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Munich Lectures in TEFL

The annual Munich Lecture in TEFL is an initiative by the Chair of TEFL (Prof. Dr. Christiane Lütge). Internationally renowned researchers are invited to present current research results on key issues of teaching and learning English. The Munich Lecture in TEFL offers valuable impulses for students, teachers, university staff and for the interested public.

Previous Lectures:

Nicky Hockly

Munich Lecture in TEFL 2020

Link to Nicky Hockly's Munich Lecture in TEFL (Video Online: Unterrichtsmitschau LMU)

20.01 Plakat Munich Lecture 2020Digital Literacies
Digital literacies, the technical skills and social practices needed to effectively interact with digital technologies, are key21st century skills. They are increasingly important in educational curricula, across all subject areas, the world over. What exactly are digital literacies, and how can we develop students’ digital literacies in the EFL classroom? This talk looks at some of the theory underpinning digital literacies, and also outlines practical classroom activities for students.

Biography: Nicky Hockly is the Director of Pedagogy of The Consultants-E (www.theconsultants-e.com). She is an international plenary speaker, and regularly trains teachers all over the world. Nicky has written several prize-winning methodology books about new technologies in language teaching. Her most recent books are Focus on Learning Technologies (2016) and ETPedia Technology (2017).

Prof. Fiona Copland

Munich Lecture in TEFL 2019


munichlecture coplandTeaching English to Young Learners: Six Challenges in Search of Solutions
English is being introduced globally to children at increasingly lower ages in state and private schools. Recent research has identified a number of key challenges that teachers face in the young learner classroom as a result of these new policy directives (Copland et al. 2014). This presentation will introduce 6 of these challenges and, drawing on chapters from The Routledge Handbook of Teaching English to Young Learners (Garton and Copland, 2018), it will suggest some tentative solutions.
Biography: Prof. Fiona Copland comes from the University of Stirling in Scotland, where she works as a Professor of TESOL in the Faculty of Social Sciences. Her research and teaching expertise lies mainly in the areas of pre-service teacher education, teacher feedback, linguistic ethnography and teaching English to younger learners. Fiona Copland's most recent publication is The Routledge Handbook of Teaching English to Young Learners, published together with Sue Garton in 2018.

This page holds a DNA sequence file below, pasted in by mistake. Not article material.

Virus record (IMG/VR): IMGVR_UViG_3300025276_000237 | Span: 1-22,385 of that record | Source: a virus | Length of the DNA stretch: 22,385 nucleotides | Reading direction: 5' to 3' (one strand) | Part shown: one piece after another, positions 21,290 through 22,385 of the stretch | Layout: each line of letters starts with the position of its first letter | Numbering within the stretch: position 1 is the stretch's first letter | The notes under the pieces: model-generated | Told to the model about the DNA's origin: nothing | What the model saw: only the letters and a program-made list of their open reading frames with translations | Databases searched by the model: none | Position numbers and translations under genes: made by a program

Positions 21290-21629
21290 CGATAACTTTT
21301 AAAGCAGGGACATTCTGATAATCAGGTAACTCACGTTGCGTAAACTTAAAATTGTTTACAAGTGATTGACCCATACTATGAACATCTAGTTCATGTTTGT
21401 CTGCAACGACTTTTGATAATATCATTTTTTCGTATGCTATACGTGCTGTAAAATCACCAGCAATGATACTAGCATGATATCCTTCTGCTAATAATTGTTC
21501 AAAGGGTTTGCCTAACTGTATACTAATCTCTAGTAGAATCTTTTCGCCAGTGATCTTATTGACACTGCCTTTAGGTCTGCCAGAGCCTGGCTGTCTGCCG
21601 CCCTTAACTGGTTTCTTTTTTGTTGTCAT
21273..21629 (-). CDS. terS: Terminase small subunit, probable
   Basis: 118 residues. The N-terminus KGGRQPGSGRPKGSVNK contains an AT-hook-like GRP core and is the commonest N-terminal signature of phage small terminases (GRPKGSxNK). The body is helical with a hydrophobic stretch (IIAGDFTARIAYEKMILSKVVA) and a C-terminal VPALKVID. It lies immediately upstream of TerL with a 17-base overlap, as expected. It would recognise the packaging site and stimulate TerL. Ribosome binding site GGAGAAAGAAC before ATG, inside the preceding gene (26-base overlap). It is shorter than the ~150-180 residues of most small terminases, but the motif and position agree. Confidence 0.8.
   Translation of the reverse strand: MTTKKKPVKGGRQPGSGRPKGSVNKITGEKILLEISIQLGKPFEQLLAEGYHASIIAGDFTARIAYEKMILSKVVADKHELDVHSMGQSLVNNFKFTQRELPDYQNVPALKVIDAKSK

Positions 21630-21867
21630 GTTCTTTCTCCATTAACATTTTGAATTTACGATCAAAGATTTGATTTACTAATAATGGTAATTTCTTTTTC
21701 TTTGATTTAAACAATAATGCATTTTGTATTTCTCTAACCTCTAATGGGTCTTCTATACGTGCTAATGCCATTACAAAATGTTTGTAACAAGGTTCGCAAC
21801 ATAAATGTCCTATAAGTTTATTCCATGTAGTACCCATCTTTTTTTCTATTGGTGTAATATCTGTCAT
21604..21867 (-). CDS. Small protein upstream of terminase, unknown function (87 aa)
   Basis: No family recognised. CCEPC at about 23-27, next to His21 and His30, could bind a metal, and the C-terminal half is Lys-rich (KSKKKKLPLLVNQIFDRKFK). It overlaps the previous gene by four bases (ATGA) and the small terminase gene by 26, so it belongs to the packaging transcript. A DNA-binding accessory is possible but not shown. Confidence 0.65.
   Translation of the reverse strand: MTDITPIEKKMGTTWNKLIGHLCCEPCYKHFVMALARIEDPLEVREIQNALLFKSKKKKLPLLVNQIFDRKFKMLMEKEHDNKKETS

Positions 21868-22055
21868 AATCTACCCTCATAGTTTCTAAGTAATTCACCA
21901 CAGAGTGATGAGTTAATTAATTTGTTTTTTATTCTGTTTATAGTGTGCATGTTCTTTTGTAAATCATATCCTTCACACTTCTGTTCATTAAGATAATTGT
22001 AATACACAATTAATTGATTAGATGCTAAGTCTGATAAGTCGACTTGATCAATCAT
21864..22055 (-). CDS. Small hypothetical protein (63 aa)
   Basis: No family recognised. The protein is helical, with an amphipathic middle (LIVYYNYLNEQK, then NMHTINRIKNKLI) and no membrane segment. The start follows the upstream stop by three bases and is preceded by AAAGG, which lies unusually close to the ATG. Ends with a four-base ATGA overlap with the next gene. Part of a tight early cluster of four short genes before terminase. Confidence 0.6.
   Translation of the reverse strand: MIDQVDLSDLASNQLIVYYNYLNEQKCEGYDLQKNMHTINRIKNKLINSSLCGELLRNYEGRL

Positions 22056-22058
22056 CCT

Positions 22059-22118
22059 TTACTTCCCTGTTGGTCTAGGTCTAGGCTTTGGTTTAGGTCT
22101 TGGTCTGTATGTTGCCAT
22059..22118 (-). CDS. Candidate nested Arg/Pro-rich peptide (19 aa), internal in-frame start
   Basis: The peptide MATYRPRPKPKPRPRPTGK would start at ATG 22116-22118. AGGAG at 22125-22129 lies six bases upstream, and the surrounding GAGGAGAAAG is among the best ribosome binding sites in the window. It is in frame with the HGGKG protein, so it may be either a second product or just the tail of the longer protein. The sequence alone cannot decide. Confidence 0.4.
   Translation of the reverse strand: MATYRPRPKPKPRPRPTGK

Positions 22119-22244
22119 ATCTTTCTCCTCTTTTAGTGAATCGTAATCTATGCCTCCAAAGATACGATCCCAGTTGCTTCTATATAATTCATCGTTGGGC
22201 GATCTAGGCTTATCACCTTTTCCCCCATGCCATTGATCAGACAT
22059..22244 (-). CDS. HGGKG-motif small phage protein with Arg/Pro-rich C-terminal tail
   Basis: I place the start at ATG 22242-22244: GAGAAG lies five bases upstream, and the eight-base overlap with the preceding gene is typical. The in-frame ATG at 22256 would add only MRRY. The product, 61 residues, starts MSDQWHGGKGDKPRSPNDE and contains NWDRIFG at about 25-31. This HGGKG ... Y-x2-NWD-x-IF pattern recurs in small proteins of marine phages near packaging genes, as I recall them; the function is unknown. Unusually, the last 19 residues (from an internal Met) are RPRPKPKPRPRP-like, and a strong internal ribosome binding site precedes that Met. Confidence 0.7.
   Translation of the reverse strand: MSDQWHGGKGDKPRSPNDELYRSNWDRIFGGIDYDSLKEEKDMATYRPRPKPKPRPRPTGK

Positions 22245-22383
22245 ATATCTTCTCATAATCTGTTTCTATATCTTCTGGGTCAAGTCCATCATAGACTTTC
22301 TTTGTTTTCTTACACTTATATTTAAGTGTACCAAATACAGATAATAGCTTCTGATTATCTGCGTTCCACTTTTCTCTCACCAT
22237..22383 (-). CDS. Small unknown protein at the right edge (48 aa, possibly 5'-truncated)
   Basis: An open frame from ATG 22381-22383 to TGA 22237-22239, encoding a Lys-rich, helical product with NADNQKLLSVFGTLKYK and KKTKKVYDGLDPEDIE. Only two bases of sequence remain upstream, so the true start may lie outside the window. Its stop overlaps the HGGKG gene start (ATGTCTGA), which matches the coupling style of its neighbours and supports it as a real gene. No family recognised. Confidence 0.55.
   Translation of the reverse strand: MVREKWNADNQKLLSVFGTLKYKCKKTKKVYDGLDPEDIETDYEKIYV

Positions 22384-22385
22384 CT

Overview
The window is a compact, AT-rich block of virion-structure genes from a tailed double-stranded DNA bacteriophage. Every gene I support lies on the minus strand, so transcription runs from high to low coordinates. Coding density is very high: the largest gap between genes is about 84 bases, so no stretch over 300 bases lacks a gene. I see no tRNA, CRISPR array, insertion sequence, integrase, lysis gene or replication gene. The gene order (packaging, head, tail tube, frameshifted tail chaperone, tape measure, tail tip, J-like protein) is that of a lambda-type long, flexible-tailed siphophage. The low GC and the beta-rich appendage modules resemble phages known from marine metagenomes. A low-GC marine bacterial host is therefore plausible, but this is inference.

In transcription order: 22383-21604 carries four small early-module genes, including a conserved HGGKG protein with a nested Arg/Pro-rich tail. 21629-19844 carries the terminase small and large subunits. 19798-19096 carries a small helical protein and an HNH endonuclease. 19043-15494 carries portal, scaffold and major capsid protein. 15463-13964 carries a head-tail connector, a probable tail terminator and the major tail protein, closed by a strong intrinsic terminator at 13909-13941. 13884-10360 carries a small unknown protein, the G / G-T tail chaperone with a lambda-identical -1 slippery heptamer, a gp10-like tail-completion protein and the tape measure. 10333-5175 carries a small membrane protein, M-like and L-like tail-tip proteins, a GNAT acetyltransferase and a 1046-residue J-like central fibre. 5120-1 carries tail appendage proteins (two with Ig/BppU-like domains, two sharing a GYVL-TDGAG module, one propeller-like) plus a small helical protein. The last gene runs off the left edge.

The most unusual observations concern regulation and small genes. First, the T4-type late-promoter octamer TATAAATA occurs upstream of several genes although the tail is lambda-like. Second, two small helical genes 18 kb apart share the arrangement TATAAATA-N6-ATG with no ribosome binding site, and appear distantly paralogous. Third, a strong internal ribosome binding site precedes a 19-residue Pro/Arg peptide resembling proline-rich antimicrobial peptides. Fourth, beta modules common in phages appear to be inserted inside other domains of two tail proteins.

Prof. Mark Pegrum

Munich Lecture in TEFL 2017

Link to Mark Pegrum's Munich Lecture in TEFL (Video Online: Unterrichtsmitschau LMU)

Plakat Munich Lecture 5 December 2017.

Learning Languages and Literacies through Mobile Lenses

The field of MALL, or Mobile-Assisted Language Learning, has developed based on the premise that mobile devices offer the potential to enhance language learning and literacy learning, as well as cultural exploration. But this potential can be realised in different ways and to different degrees: simply using mobile devices, in and of itself, is not sufficient. This presentation will examine a number of successful mobile language and literacy learning projects, seeking to determine the key factors that underpin their success.

It will be shown that with the emergence of a new generation of mobile context-aware technologies, we can build on the personalised and collaborative learning facilitated by web 2.0 and social media, but we can go much further. There are greater opportunities than ever before to foreground authentic learning in everyday contexts, while simultaneously heightening student engagement through gamified approaches. To capitalise on this potential, it is essential for educators to develop appropriate mobile learning designs.